If we take my last post’s explanation of the intentions of horizontal knowledge structures, there is one other way to resolve the issue: consolidation of power. That is, rather than a definition being agreed upon by rational argument, the definition that amasses the most adherents and political power may become the common referent upon which empirical research may be based. This would allow for the process of Integration to begin and verticality to arise. But verticality itself, as this discussion has shown, is dependent upon strong grammar. Integration cannot happen without referring to a common, explicit, non-overlapping phenomenon. But strength of grammar may itself be a function of consolidated power. Tying power to empirical referents is, admittedly, a part of the social constructivist critique of positivism. But the social constructivist paradigm that seems to describe knowledge structuring and making in horizontal knowledge structures may itself limit the ability of the field to make rational predictions. At times it seems that research within horizontal knowledge structures is circular: that is, we often find results that our models predict–not because some objective reality creates only these results–but because our definitions of phenomenon constrain the observer to seek only data that satisfy the features of the model. It may be that Skills-Based Literacy research finds that students demonstrate skills in reading because they have defined reading as unified use of skills. Similarly, Whole Language research may find that students engage in contextualized meaning-making in reading because they have defined reading as contextualized meaning-making.

But from a post-positivist perspective, I am inclined to suggest there are two objective possibilities. Either 1) both definitions are useful and can be productive for empirical research if they recognize the definitional differences and acknowledge that they are studying different phenomenon Or, as perhaps is the aim of Balanced-Literacy, 2) both definitions are accurate descriptions of the same phenomenon–reading–and that, by combining the definitions, the phenomenon might be more restrictively defined, which could lead to a stronger grammar and the possibility of scientific progress on reading. But, as was argued in my third post, the fundamental epistemological assumptions and methodological criteria of each language are not obviously compatible. If Balanced-Literacy seeks to Integrate knowledge, resolving the philosophical differences would be necessary. That endeavor is not within the scope of this blogpost.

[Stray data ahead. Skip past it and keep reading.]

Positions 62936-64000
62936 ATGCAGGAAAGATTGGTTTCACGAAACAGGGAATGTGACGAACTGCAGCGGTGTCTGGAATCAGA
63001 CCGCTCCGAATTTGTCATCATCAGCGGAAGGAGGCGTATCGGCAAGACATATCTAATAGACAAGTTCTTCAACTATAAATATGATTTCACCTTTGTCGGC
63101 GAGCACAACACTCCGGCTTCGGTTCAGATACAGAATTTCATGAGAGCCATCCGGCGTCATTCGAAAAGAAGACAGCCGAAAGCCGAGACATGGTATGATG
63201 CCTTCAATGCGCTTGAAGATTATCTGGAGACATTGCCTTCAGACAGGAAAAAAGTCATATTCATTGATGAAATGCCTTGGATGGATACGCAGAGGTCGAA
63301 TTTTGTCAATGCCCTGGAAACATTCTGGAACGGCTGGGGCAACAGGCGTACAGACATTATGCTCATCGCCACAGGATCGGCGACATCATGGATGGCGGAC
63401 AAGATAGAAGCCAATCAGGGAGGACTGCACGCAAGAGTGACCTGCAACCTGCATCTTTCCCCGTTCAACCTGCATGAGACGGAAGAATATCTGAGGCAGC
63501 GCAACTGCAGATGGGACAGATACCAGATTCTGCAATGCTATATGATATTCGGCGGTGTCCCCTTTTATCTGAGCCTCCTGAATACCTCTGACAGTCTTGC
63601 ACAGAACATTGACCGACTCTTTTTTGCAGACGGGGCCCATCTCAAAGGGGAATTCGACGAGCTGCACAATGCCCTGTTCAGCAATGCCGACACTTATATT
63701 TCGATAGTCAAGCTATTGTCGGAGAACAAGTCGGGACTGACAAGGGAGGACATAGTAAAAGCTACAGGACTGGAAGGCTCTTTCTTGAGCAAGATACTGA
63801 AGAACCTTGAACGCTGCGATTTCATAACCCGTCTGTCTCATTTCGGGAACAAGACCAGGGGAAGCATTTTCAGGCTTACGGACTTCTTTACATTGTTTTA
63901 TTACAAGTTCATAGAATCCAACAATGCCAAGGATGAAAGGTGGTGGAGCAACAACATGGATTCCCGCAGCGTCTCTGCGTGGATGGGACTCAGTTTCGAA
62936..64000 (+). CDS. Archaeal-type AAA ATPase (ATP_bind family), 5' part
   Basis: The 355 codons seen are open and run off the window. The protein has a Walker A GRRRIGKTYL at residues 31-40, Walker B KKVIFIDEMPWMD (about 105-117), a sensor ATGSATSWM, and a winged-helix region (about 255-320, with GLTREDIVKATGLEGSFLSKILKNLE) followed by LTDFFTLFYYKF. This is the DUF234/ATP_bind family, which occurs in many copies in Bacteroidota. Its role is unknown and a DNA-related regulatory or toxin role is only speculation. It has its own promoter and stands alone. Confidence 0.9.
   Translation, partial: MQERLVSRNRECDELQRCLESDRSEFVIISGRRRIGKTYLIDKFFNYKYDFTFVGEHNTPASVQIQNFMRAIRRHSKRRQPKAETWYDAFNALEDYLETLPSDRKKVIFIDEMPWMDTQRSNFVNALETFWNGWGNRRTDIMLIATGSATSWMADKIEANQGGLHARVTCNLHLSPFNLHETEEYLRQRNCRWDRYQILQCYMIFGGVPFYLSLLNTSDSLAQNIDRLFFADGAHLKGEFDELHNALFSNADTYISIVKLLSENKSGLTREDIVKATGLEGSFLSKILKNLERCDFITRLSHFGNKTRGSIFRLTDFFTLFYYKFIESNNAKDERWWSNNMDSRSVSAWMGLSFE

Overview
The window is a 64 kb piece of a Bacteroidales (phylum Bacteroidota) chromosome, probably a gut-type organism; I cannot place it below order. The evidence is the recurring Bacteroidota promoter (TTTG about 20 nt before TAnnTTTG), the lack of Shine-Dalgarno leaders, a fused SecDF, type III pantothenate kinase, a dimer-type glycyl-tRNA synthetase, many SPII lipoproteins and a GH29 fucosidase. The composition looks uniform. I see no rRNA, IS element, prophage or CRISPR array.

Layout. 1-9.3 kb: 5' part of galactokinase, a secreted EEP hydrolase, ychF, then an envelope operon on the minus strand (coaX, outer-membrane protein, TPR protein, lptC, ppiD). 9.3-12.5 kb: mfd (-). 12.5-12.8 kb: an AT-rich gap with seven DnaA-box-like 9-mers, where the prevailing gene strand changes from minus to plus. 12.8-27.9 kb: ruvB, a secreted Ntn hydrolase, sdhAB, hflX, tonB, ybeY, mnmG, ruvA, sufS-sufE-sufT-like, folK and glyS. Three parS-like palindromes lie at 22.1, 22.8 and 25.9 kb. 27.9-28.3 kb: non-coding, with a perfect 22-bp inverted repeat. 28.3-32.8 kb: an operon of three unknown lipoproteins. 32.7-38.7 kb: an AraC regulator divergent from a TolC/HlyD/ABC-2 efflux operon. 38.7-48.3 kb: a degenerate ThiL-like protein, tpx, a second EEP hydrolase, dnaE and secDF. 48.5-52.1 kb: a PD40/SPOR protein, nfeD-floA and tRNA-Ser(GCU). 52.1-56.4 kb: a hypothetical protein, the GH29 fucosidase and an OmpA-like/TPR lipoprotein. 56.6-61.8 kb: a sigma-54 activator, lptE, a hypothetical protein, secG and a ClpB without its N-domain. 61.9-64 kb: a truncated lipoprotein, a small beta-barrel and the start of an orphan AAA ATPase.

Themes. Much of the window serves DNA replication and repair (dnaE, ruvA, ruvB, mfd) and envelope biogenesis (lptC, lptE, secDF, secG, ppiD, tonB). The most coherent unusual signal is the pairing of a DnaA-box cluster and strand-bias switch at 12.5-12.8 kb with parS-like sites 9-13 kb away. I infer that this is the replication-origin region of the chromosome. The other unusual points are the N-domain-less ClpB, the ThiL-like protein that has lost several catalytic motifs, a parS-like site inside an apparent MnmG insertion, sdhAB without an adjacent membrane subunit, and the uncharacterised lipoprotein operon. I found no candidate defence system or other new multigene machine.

As I transition to the next and hopefully last post, I want to acknowledge that the thoughts previously articulated are, I’m sure, better and more thoughtfully articulated in the philosophy of science literature. My research program focuses on writing pedagogy from a linguistic perspective, and this venture into understanding the structure of my own field is a relatively new development in my studies. I welcome references that either confirm or reject my claims as stated here.